Fresno Chandler Executive Airport

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Fresno Chandler Executive Airport
Fresno Chandler Executive Airport logo.png
Fresno Chandler Executive Airport - California.jpg
Fresno Chandler Executive Airport, 2006 aerial photo
Summary
Airport typePublic
OwnerCity of Fresno
OperatorCity of Fresno Airports Division
ServesFresno, California
Elevation AMSL279 ft / 85 m
Coordinates36°43′56″N 119°49′13″W / 36.73222°N 119.82028°W / 36.73222; -119.82028Coordinates: 36°43′56″N 119°49′13″W / 36.73222°N 119.82028°W / 36.73222; -119.82028
Websiteflyfresno.com/chandler-executive
Maps
FAA airport diagram
FAA airport diagram
KFCH is located in California
KFCH
KFCH
Location of Fresno Chandler Executive Airport
Runways
Direction Length Surface
ft m
12/30 3,627 1,106 Asphalt
Statistics (2010)
Aircraft operations24,885
Based aircraft124

Fresno Chandler Executive Airport (IATA: FCH, ICAO: KFCH, FAA LID: FCH) is a public use airport 1.5 miles (2.4 km) west of the central business district of Fresno, California, United States. It is owned by the City of Fresno and managed by the city’s Airports Division.[2]

Chandler Airport opened in November 1929 and served as Fresno’s primary airport for civil and commercial aviation until 1948.

Today, Chandler is mostly used by general aviation aircraft and is a designated as a reliever airport for the larger Fresno Yosemite International Airport, located 6.5 miles (10.5 km) northeast which is served by commercial airlines.

Sierra Sky Park Airport, a privately owned airport open to the public, that also serves general aviation aircraft, is located 8 miles (13 km) north.

History[edit]

Fresno Chandler Executive Airport is one of the oldest operational airports in California. Its history stretches back to the end of World War I. At the time, there were no facilities for aviation in the Fresno area. Recognizing the problem, husband and wife Wilber F. Chandler and Edna Maria Goble allowed pilots to take off and land in their fields once the crops were harvested.[3] Pilots called the site "Chandler Field."

Efforts to raise funds for a permanent aviation field in Fresno started in the early 1920s. One notable fundraiser was the "World's Greatest Aerial Circus" held at the Chandler farm on the afternoon of Thanksgiving Day 1923, featuring races, parachute jumps and dual wing walking.[4]

In 1929, the Chandler family donated 100 acres of land to the city to be used as a public-use airfield. The site was named after the family and opened as Chandler Air Field in November 1929.[5] The airport was used by both civil and commercial aviation.

On March 23, 1930, Charles Lindbergh and his wife landed briefly at the airport and were greeted by a crowd of 20,000.[3]

The Works Progress Administration (WPA) funded the construction of the airport terminal and administration building along with other support buildings in 1936.[6] As of 2022, the building still stands and remains in active use. It is considered to be one of the most intact WPA funded airports in the United States.[7] The WPA also extended Chandler's runway to 4,000 feet in 1938.[3] However, despite the investments, it was already clear that the small facility would not be able to accommodate the increasingly larger airplanes used by the commercial airlines.

In early 1941, shortly before the United States officially entered World War II, the United States Army Air Corps Southwest Air District took over the airport while nearby Hammer Field was being built. Hammer Field opened in June 1942 and all military activity moved there.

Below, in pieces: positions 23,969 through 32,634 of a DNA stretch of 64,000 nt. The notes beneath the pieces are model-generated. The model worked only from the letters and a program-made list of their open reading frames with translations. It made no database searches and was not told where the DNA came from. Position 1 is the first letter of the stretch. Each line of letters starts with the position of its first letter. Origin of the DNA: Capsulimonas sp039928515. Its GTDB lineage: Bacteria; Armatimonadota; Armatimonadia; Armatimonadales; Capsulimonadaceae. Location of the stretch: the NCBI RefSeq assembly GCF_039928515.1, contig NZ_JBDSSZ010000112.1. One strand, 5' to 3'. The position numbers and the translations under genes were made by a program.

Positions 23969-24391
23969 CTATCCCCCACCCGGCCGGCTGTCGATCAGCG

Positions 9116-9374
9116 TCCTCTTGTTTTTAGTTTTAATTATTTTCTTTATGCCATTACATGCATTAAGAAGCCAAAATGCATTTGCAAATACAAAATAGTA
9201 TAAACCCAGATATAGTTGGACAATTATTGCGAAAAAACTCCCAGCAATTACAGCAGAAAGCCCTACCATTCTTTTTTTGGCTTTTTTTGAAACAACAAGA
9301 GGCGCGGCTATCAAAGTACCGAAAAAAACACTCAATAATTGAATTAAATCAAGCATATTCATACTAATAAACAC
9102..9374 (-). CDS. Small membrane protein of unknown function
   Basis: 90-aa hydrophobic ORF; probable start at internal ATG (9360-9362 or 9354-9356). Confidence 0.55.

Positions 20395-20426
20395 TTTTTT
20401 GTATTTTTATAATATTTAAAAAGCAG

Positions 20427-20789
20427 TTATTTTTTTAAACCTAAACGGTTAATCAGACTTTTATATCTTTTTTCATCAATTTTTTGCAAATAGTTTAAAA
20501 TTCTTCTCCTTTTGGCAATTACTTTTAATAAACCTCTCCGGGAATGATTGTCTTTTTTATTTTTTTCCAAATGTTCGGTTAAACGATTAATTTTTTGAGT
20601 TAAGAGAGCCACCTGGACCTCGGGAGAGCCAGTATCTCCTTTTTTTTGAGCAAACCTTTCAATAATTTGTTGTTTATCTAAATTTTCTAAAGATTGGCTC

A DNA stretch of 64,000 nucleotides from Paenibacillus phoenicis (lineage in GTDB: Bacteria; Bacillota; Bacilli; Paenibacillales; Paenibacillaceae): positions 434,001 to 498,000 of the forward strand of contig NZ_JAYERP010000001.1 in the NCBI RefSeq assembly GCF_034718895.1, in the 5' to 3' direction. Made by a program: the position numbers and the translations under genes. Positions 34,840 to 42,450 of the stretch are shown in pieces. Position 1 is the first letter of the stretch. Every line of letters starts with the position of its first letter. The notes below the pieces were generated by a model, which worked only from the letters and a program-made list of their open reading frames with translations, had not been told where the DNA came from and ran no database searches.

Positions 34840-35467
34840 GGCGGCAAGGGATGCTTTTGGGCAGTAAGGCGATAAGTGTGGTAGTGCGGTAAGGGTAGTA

After the end of the war, Hammer Field was inactivated by the Army Air Forces, and in 1946 the War Assets Administration reallocated the property to the city of Fresno. The now civilian airport re-opened in 1948 as the Fresno Air Terminal (FAT) (it has since been renamed the Fresno Yosemite International Airport). Trans World Airlines (TWA) and United Airlines flights to San Francisco/Oakland and Los Angeles moved from Chandler Field to the newly opened airport.

After the move, Chandler Airport was designated as a reliever airport for Fresno Yosemite International Airport and has been marketed as an executive airport located closer to Downtown Fresno.

Facilities and aircraft[edit]

Fresno Chandler Executive Airport covers 200 acres (81 ha) at an elevation of 279 feet (85 m) above mean sea level. It has one asphalt paved runway designated 12/30 that is 3,630 by 75 feet (1,106 by 23 m).[1]

For the 12-month period ending May 9, 2017 the airport had 24,885 general aviation aircraft operations, an average of 68 per day. At that time there were 124 aircraft based at this airport: 83% single-engine, 7% ultralight, 6% multi-engine, 4% helicopter, and 1% jet.[1]

See also[edit]

References[edit]

Public Domain This article incorporates public domain material from the Air Force Historical Research Agency website https://www.afhra.af.mil/.

  1. ^ a b c FAA Airport Form 5010 for FCH PDF, effective December 7, 2017.
  2. ^ Inc., CGH Technologies. "FRESNO CHANDLER EXECUTIVE". nfdc.faa.gov. Archived from the original on August 1, 2017. Retrieved February 1, 2017.
  3. ^ a b c "Fresno Chandler Executive Airport Website". www.flyfresno.com. Retrieved November 2, 2017.
  4. ^ "Chandler Field/Fresno Municipal Airport Historic District". Historic Fresno. Retrieved August 28, 2022.
  5. ^ "Fresno Airports Master Plan - Chandler". Retrieved November 18, 2017.
  6. ^ Hunter, Pat; Stevens, Janice (September 2007). Fresno's Architectural Past: Volume II. Craven Street Books. ISBN 9780941936972.
  7. ^ Stiles, Elaine B. (2008). "The New Deal Fresno Walking Tour and Guide" (PDF). City of Fresno. City of Fresno Historic Preservation Program. Retrieved August 28, 2022.

External links[edit]